Classic structure of Richard’s Pipit while perching on a tree. Note the thick and rather long bill with curved culmen creating a blunt-tipped look. (Date 18 March 2021)
Some individuals have slightly thinner and narrower bill, but the curved culmen is still noticeable. (Date 29 January 2021)
The curved culmen can be very obvious in some individuals making the bill tip look almost slightly down curved. (Date 23 February 2021)
Some individuals can have very thick and blunt bill tip like this. (Date 15 April 2021)
On the other end of the spectrum, there are individuals with very short bill like this, which might slightly resemble Blyth’s Pipit. However, the overall structure of this bird is typical for Richard’s Pipit. The bill is also too thick (though I’ve seen photos of some Blyth’s Pipits with unusually thick bill too), and the legs are too long. (Date 20 September 2018)
Another individual with short and smallish bill. Note the curved culmen, especially near bill tip. This individual is particularly interesting because it appeared very small when I saw it, and the hind claws are also very short for Richard’s Pipit. I think it fits perfectly with the description of the race sinensis which is said to be the smallest race with relatively short tail and hind claw. (Date 18 May 2020)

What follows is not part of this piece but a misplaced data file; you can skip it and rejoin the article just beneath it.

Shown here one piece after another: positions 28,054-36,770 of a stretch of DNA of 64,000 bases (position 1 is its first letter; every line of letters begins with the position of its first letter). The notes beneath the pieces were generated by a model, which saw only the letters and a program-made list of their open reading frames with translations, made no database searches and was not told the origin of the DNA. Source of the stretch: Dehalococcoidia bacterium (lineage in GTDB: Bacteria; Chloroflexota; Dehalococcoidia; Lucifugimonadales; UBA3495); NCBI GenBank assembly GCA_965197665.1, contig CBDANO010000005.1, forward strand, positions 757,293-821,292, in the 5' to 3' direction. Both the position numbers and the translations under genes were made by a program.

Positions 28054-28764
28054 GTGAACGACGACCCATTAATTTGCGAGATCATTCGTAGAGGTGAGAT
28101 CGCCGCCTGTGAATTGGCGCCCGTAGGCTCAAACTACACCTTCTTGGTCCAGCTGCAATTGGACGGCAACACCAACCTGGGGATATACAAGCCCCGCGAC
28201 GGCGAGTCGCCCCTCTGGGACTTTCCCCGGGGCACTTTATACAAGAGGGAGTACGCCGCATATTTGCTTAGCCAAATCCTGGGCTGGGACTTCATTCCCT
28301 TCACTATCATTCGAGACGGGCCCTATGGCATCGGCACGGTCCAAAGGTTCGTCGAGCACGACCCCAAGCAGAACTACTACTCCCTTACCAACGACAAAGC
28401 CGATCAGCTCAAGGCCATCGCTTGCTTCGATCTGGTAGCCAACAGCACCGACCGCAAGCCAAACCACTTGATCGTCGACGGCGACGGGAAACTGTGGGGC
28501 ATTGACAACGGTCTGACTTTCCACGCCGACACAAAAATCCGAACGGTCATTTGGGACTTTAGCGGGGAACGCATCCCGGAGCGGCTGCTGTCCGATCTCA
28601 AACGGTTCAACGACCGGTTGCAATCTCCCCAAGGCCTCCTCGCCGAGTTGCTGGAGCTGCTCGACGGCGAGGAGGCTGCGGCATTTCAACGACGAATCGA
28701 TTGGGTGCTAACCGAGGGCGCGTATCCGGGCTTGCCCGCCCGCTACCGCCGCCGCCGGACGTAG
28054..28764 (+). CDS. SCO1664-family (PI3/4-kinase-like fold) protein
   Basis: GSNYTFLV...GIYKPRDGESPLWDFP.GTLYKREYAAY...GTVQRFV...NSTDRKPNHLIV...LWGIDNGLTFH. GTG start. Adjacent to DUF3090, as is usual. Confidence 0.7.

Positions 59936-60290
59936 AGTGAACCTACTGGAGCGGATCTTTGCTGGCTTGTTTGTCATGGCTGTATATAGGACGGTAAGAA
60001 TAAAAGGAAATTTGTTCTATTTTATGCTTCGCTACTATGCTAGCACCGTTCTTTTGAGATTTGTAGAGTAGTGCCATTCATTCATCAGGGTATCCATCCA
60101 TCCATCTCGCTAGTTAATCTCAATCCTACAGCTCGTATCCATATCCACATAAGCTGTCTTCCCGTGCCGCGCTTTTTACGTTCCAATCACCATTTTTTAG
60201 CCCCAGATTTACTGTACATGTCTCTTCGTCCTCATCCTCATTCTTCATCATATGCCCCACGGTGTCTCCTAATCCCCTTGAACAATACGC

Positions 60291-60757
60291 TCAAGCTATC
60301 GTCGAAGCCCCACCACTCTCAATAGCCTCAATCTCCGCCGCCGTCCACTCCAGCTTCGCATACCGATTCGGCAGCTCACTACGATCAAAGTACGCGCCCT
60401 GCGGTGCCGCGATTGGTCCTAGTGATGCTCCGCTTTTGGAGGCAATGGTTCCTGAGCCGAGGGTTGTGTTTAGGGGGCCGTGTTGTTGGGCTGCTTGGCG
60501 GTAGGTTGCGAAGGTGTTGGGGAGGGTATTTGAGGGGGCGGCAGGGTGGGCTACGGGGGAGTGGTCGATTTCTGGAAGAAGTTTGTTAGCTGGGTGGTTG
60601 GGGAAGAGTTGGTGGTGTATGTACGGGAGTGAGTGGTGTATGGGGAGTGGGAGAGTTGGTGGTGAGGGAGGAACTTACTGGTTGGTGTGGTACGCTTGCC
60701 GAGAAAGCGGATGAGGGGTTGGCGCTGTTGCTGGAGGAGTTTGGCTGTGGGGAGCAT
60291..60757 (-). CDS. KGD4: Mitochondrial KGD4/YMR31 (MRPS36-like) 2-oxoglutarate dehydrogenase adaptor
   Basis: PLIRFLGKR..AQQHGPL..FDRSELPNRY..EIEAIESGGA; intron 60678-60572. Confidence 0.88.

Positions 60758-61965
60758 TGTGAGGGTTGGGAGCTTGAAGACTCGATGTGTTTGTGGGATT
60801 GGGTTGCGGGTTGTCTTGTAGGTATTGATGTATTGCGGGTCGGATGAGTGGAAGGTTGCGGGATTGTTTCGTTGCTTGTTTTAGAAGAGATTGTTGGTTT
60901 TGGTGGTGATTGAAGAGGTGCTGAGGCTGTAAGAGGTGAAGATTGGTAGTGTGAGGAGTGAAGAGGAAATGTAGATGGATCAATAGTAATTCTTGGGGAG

This individual probably has the smallest bill that I’ve seen for Richard’s Pipit. The bill is about the same size as in Blyth’s Pipit. However, the curved culmen is still present and creates the blunt-tipped look diagnostic to Richard’s Pipit. (Date 3 March 2021)
I suspect that this individual is also the race sinensis because of its small size, short tail and short hind claws, but it has a much finer bill than the previous two birds, looking almost like a Paddyfield Pipit. (Date 16 April 2021)

Not only the bill shape and length that are variable, the bill colour of each bird can also be very different from one another. The colour ranges from pale pink to pinkish-orange and ochre-yellow. I still can’t find the consistency in bill shape and bill colour. At the moment, these bird just seem randomly variable to me.

A very bulky individual with ochre-yellow thick bill (Date 12 April 2021)
Another individual with similar structure and bill shape, but with pink bill (Date 12 April 2021)

The overall plumage colour and markings on the upperparts are also very variable in Richard’s Pipits. I understand that the adult in fresh plumage would appear more rufous overall, while the juvenile is more whitish-buff and worn birds appear greyish-brown. However, what I don’t understand is what causes the variation of black markings on the crown, mantle and breast.

This individual has rather plain upperparts with very faint streaking on the crown and mantle. (Date 10 April 2021)
Another bird with plain upperparts (Date 16 April 2021)
While this individual has more prominent black streaking on the crown, malar stripe and mantle (Date 29 January 2021)
Another strongly marked individual; the bill seems dark overall probably because it was covered with mud (Date 11 April 2021)